Plea deal for teen accused of killing parents


Adam Sapikowski was charged with first-degree murder in the death of his parents, Allison and James Sapikowski, in April 2005.

Police said their bodies had been in the house for weeks before they were discovered wrapped in blankets behind a barricaded door. Police also said both had been shot several times at close range with a .410-caliber shotgun.

On the weekend of their deaths, police said Adam Sapikowski had a party at the house after attending his junior prom at Durham Academy. He then checked into a Durham motel, where he stayed occasionally for two weeks until relatives asked police to check the house.

Friday the 19-year-old pleaded guilty to two counts of second degree murder and one count of felony obstruction of justice. Sapikowski agreed to second degree murder in exchange for a reduced sentence.

He faces a maximum of 24 years and six months for his father's death and 25 years and six months for his mother's death. The Orange County judge will deliver the sentence for killing his parents next week.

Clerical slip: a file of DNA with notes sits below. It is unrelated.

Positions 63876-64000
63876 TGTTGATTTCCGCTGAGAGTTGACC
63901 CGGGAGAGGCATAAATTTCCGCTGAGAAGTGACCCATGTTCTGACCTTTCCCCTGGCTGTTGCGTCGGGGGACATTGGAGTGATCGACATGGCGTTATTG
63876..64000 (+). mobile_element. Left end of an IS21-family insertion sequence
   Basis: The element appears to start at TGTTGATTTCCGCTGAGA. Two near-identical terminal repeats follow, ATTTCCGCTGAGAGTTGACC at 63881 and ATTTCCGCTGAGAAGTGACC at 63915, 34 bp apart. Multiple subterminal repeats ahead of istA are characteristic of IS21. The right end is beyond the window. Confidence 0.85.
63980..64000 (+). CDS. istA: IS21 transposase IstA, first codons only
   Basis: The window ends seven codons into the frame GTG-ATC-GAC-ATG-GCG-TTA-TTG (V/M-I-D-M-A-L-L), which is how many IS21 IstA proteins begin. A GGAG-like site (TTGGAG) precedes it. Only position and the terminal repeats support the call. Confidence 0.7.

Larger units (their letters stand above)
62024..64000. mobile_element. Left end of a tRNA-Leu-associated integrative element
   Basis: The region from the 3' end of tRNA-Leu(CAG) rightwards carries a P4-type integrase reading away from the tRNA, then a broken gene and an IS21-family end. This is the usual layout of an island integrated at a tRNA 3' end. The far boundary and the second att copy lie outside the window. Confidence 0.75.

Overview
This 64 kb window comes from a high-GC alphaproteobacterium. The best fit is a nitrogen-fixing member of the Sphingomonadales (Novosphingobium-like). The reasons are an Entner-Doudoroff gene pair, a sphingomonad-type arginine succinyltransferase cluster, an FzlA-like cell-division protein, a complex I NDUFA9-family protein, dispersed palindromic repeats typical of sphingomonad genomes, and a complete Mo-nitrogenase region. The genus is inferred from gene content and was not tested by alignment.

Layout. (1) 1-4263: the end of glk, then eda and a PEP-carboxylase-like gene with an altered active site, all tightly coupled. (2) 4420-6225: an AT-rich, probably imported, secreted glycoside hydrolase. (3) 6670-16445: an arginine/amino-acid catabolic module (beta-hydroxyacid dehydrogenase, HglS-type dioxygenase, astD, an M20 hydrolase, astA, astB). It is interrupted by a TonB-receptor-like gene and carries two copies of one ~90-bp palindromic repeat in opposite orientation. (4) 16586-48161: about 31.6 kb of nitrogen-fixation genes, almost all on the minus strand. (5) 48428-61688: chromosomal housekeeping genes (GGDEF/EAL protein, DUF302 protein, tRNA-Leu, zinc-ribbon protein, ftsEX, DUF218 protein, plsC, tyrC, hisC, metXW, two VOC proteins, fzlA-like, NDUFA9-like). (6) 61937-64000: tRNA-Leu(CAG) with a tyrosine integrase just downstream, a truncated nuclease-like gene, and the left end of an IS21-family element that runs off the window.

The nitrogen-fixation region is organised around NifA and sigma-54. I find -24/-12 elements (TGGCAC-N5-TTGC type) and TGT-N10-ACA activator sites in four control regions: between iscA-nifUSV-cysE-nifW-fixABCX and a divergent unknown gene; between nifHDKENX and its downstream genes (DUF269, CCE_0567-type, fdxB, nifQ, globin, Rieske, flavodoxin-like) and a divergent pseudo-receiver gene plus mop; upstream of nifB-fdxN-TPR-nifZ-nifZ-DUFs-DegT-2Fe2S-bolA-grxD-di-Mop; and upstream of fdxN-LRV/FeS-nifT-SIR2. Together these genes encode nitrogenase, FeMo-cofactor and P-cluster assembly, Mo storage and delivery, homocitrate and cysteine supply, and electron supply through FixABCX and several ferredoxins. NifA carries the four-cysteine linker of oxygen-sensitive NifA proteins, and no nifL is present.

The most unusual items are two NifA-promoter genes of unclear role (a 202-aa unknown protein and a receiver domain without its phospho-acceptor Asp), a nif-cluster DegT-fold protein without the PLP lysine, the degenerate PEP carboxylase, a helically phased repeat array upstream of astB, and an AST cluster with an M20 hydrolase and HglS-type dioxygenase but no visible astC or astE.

The same judge handed down a suspended sentence for the felony obstruction of justice charge Friday.

The following statement was issued by the family through their attorney:

"The Sapikowski and Powell families consider the guilty pleas of Adam Sapikowski to obstruction of justice and to second degree murder of his mother and father Jim and Alison Sapikowski as bringing a sense of closure to this horrific and painful chapter in our lives. We dearly miss Alison and Jim. They were generous, kind, and loving people, and we will forever mourn their deaths. The pleas speak for themselves and provide some solace and a sense of safety to family members in that Adam will remain behind bars for many years for his crimes. The thought of a trial, and the reopening of wounds that are still healing, was not inviting to any family member. It is time for this to come to an end. The families ask for your understanding and respect for our privacy as we move forward, continuing to cope with the grief and sadness that this has brought us. We are grateful that the court has accepted the pleas, we thank the prosecutor, Jim Woodall, and his office, for the professional way in which they handled this matter."

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